Mojave Desert Land Trust preserves 100,000 acres near Joshua Tree

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When one thinks of a desert, expanses of barren land hammered by the sun and devoid of life may come to mind.

But the Mojave and Colorado deserts contain plants and animals that have adapted and don’t exist anywhere else. Whether it’s the elusive bighorn sheep or the creosote bush – one of the oldest organisms on the planet – this region of California has a diverse ecology if one cares to look at it.

And a non-profit organization aims to make it so.

The Mojave Desert Land Trust announced this week that it has taken a significant step forward: it has conserved more than 100,000 acres of land since its inception in 2006 by acquiring plots from private landowners.

The exact figure – 101,327 acres, or roughly 158 square miles – includes more than 50,000 acres that were purchased by the group and resold to federal agencies that manage properties such as Death Valley National Park, the Joshua Tree National Park and Mojave National Preserve.

“MDLT was started by a group of citizens concerned with preserving the incredible beauty, dark night sky and ecosystems of the Mojave Desert,” Geary Hund, MDLT executive director, said in a statement. “These 100,000 acres tell the story of the Mojave and Colorado deserts. We are proud of every acre we keep.

Rocks scribbled by a preserved 1920s eccentric

The group’s first purchase came about a year after its inception in an area bordering Joshua Tree National Park.

According to the MDLT, sellers of 639 acres for sale on Nolina Peak – named after a yucca-like plant – wanted the land to be protected.

Although the 900 foot mountain area is home to many flora and fauna, it has been zoned for houses. Access roads, if constructed, would have resulted in “fragmentation of the surrounding slopes,” the association said.

Over 400 donors and a conservation foundation eventually raised enough money to allow MDLT to purchase the land in May 2007. A year later, the national park officially incorporated Nolina Peak into its boundaries.

The region of Nolina peak.

The association not only works on the acquisition of private properties bordering federal protected properties, but also within them.

More than 2.6 million acres in national parks remain in private ownership, also known as inholdings, as of December 31, 2020, according to the National Park Service.

Nearly 12,000 plots of land have been identified for purchase, the NPS said, but federal funding was not available to purchase all of them.

Private lands in parks are “problematic” for rangers because of the potential for intrusion, erosion, pollution and constant boundary monitoring, the MDLT said.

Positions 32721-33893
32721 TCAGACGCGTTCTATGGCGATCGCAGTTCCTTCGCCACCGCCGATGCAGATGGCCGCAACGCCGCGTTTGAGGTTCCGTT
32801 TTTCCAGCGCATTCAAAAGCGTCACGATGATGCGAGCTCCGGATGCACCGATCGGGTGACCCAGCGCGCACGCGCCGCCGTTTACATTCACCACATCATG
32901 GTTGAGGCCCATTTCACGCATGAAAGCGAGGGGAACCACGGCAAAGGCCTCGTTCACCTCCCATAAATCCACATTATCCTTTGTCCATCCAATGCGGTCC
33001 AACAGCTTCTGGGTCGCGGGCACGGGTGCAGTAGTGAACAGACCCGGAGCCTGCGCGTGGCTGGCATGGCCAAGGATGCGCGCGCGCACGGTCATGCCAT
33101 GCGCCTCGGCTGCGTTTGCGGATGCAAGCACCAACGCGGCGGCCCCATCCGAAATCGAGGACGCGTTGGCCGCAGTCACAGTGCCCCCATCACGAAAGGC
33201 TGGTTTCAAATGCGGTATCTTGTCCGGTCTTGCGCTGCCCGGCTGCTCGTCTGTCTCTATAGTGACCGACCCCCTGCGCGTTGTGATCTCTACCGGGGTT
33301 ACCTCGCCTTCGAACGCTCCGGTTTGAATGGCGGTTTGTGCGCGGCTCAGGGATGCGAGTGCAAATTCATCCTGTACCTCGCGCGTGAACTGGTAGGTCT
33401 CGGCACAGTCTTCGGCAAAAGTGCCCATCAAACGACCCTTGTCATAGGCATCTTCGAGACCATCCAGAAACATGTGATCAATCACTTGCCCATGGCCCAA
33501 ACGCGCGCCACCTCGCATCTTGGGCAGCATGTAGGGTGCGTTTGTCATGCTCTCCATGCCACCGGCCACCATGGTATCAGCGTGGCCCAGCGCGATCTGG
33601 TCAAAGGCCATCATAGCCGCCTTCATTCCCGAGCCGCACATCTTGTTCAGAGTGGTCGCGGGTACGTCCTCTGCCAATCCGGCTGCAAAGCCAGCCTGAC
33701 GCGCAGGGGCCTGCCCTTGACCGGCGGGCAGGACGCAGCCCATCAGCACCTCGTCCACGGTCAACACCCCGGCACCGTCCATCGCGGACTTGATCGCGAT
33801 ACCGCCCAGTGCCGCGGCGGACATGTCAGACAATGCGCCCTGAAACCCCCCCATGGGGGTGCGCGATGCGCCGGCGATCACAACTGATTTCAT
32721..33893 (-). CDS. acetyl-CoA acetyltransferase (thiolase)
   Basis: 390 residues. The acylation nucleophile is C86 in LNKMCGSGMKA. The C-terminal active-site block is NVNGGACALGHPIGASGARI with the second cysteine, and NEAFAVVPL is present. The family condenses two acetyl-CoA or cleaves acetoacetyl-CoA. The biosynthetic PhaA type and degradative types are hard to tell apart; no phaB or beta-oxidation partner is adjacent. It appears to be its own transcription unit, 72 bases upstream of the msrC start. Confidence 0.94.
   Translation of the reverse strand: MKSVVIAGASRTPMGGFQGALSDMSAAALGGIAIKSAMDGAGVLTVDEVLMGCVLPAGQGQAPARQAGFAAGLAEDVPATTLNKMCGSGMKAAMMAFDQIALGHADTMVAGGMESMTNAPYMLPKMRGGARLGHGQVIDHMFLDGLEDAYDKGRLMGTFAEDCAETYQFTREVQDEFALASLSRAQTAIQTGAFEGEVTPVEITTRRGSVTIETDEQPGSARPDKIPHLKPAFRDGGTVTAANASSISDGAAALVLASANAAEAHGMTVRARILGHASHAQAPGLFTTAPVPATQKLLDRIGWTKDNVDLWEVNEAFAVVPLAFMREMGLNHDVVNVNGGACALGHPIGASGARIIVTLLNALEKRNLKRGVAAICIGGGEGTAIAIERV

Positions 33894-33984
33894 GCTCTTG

Since 2006, however, the association has said it has sold more private land to the NPS than any other similar organization, with 25,801 acres ceded to date.

A one-time purchase was made in 2017 when the MDLT acquired a 60-acre parcel inside Joshua Tree National Park where eight boulders are located.

Although giant boulders are strewn throughout the park, these stones were carved in 1927 with the philosophies of an eccentric Swedish immigrant named John Samuelson.

The Samuelson Rocks in Joshua Tree National Park.

Samuelson was reportedly working at a nearby gold mine and had a colorful past which he said involved a shipwreck on an African island and kidnapping by a tribe there who spoke to monkeys.

“Samuelson’s Rocks is truly one of the most unique historic sites we have in the California desert,” Joshua Tree National Park Superintendent David Smith said at the time. “It opens the door to a time when people were discovering the desert as a way to find peace and rejuvenation.”

Since its acquisition of Nolina Peak in 2007, MDLT has retained 10,290 acres in Joshua Tree National Park.

An oasis on the Mojave River

In addition to buying land, restoring it and selling it, MDLT also manages nearly 50,000 acres of land it has purchased for conservation.

One of the “most exciting acquisitions” came in 2018 when it acquired a 1,647-acre “oasis” along the Mojave River, the group said.

Ranch of palisades.

The property, known as the Palisades Ranch, was once intended for a development of 1,300 homes and a golf course. This was before the California Department of Fish and Wildlife identified it as a high priority acquisition in 2010 because of the habitat there.

The ranch sits on a rare 3.5 mile stretch of the Mojave River where the water actually flows above the ground unlike much of the tributary that travels underground.

The variable availability of water leads to a wide variety of habitats, known to attract around 40 species with special conservation status.

Last year, a rare and endangered bird – the western yellow-billed cuckoo – was heard during an investigation.

At least Bell's vireo seen in a screenshot from the video at Palisades Ranch.

It is estimated that fewer than 2,000 breeding pairs of cuckoos remain due to the destruction of their riparian habitat, which is found at Palisades Ranch, among other places.

The MDLT said surveyors also spotted two pairs of the Lesser Bell vireo, a small bird about 4.5 to 5 inches that was placed on the federal endangered species list in 1986.

The association hired an environmental services company in 2020 to help plan the site’s restoration with the intention of presenting proposals to the public this year.

Daily Press reporter Martin Estacio can be contacted at 760-955-5358 or [email protected] Follow him on Twitter @DP_mestacio.


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